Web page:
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Events

Alumna to give book reading of her best-seller 'The Immortal Life of Henrietta Lacks' April 5

March 23, 2010

Colorado State University alumna Rebecca Skloot will visit campus for a reading of her best-selling book, "The Immortal Life of Henrietta Lacks." The talk, hosted by the CSU Departments of Biology and English, is from 7-9 p.m. April 5 in Room 100 of the Engineering Building on campus.

Rebecca Skloot
The Immortal Life of Henrietta Lacks
April 5, 7-9 p.m.
Engineering Building Room 100

Panel discussion 2-5 p.m.

Earlier in the day on April 5, Skloot will be part of a panel of CSU experts to discuss, "Talking to the Public about Complex Biomedical Issues" from 2-5 p.m. at the Fort Collins Hilton.

Offering "A Journalist's Tips for Communicating Science to the Public," Skloot will join CSU Vice President for Research William Farland, who will discuss "Risky Business: Communicating Public Health Concerns in Modern Society," and CSU Professor of Biomedical Sciences Richard Bowen, who will discuss "West Nile Virus: Public Concerns and Research Priorities." CSU Vice Provost for Graduate Affairs Peter Dorhout will moderate.

Both the reading and panel discussion are free and open to the public.

Nonfiction about immortal cells

The nonfictional “The Immortal Life of Henrietta Lacks” showcases the life of a poor Southern tobacco farmer whose bodily cells would become one of the most significant tools in modern medicine. Lacks’ cells, known to scientists as HeLa, were taken without her family’s consent during her battle with aggressive, fatal cancer in 1951. Her tissue sample astonished scientists with its ability to survive and thrive in laboratory settings. To date, more than 50 million metric tons of HeLa cells have been reproduced for the use of researchers around the globe.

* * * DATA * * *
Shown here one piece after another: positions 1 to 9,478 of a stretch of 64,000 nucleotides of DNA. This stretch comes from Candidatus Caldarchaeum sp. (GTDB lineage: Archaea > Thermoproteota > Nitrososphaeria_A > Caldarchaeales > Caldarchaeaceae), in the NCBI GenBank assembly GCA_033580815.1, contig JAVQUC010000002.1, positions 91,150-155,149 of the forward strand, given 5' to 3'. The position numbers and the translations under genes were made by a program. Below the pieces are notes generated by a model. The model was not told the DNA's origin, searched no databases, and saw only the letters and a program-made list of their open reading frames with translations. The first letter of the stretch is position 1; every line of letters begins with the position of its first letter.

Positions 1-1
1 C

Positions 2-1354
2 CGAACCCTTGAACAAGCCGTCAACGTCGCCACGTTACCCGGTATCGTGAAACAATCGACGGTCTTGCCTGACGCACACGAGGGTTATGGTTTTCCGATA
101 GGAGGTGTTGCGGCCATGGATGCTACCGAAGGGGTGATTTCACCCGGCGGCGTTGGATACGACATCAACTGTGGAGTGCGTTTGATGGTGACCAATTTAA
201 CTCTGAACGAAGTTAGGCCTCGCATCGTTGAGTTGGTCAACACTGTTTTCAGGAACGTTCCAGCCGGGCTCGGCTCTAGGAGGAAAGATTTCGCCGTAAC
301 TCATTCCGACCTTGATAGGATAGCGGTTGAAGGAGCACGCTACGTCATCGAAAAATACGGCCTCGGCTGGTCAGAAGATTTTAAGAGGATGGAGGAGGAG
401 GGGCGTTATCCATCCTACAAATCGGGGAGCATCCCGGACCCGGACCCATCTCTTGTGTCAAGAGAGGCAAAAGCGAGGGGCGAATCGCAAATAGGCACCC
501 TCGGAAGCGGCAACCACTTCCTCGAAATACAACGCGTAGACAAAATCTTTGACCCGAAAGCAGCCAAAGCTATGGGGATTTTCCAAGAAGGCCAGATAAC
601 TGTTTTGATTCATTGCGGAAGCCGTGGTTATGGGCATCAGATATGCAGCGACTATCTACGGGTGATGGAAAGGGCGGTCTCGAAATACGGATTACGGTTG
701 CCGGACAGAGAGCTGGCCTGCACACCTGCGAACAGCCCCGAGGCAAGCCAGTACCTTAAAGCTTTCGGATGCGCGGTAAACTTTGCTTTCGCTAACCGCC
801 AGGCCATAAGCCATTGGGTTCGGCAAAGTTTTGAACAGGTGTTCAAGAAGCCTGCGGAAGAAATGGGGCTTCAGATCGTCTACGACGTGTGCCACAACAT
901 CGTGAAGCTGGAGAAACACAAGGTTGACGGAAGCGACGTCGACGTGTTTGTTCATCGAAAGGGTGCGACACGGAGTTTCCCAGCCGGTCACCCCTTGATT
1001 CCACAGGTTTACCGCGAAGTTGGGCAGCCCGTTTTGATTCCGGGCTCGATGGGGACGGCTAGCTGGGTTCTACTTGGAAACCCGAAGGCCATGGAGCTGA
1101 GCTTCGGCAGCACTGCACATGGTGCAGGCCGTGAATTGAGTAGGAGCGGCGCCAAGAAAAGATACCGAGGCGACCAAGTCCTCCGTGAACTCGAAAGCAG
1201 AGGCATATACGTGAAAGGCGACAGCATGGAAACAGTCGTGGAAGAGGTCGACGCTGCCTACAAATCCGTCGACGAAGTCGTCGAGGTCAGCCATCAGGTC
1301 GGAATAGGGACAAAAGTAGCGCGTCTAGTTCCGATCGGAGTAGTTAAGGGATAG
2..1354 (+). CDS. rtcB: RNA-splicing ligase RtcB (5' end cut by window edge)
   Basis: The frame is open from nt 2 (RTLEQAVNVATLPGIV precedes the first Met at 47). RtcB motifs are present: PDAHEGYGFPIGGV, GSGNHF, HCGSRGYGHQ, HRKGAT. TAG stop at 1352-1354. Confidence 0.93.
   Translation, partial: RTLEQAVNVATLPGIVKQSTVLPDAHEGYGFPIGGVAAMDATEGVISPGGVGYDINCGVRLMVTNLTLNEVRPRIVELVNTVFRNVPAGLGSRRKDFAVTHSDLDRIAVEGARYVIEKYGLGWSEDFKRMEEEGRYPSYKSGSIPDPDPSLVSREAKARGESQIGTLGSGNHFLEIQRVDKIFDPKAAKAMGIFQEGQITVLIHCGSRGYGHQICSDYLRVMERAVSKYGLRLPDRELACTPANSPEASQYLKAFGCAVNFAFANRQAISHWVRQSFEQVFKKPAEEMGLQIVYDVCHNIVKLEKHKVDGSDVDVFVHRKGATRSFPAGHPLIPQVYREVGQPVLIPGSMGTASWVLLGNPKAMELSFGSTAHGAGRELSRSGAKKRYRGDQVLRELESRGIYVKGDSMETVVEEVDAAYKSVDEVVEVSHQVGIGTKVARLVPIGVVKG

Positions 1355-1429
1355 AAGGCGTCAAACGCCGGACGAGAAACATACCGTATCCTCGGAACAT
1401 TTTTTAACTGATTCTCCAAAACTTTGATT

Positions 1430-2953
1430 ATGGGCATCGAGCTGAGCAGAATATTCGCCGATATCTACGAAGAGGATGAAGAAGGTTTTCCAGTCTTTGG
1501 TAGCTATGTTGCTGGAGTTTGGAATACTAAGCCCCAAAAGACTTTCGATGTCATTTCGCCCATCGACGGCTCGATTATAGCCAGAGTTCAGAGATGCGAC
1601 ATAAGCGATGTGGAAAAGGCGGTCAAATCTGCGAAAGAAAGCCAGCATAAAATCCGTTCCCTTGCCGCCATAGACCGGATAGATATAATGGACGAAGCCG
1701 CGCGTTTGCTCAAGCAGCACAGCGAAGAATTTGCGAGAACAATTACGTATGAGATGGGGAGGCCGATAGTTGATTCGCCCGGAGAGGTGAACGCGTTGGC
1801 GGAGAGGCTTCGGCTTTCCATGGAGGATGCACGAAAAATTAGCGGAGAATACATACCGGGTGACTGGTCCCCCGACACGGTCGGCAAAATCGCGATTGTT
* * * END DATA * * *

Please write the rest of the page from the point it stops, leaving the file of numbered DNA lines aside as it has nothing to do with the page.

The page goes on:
HeLa cells played a fundamental role in the creation of the polio vaccine, as well as in uncovering mysteries of cancer and possible side effects from the atom bomb. HeLa cells also led to advancement in the fields of in vitro fertilization, cloning and gene mapping. Lacks’ family learned of her immortal cells more than 20 years after her death but have yet to see any of the profits from the multimillion dollar industry Lacks’ cells established.

Biology degree handy for writing nonfiction

Skloot graduated from CSU with a Bachelor of Science degree in biology but found her love for writing in nonfiction courses offered by CSU English Professor John Calderazzo and others.

“Becka is a wonderful example of a nonfiction writer who through her CSU coursework learned a great deal of ‘content’ – the nuts and bolts of cell biology – and then used her story-telling and reporting skills to create a book with wide appeal,” said Calderazzo. “The book is part medical thriller, muckraking journalism, and a meditation on the collision between science and personal rights.”

Nationally-known science writer

Since her years in Fort Collins, Skloot’s work as a science writer has appeared in The New York Times Magazine, O the Oprah Magazine, Discover, Columbia Journalism Review and Popular Science. Skloot has written on a variety of topics, including goldfish surgery and food politics.

Skloot serves as the president and founder of the Henrietta Lacks Foundation. The non-profit organization provides financial assistance in the form of scholarships to the descendants of Henrietta Lacks, many of whom cannot afford the health care advances made possible through Lacks’ immortality.

Book debuted at No. 5 on NYT best-sellers list

“The Immortal Life of Henrietta Lacks” debuted at No. 5 on the New York Times best-sellers list and has been named a Barnes & Noble Discover Great New Writers Pick for spring 2010. Skloot was featured in a recent National Public Radio interview with Terry Gross and on a recent cover of Publishers Weekly debuting her book and upcoming grassroots tour.


Contact: Kimberly Sorensen
E-mail: Kimberly.Sorensen@colostate.edu
Phone: (970) 491-0757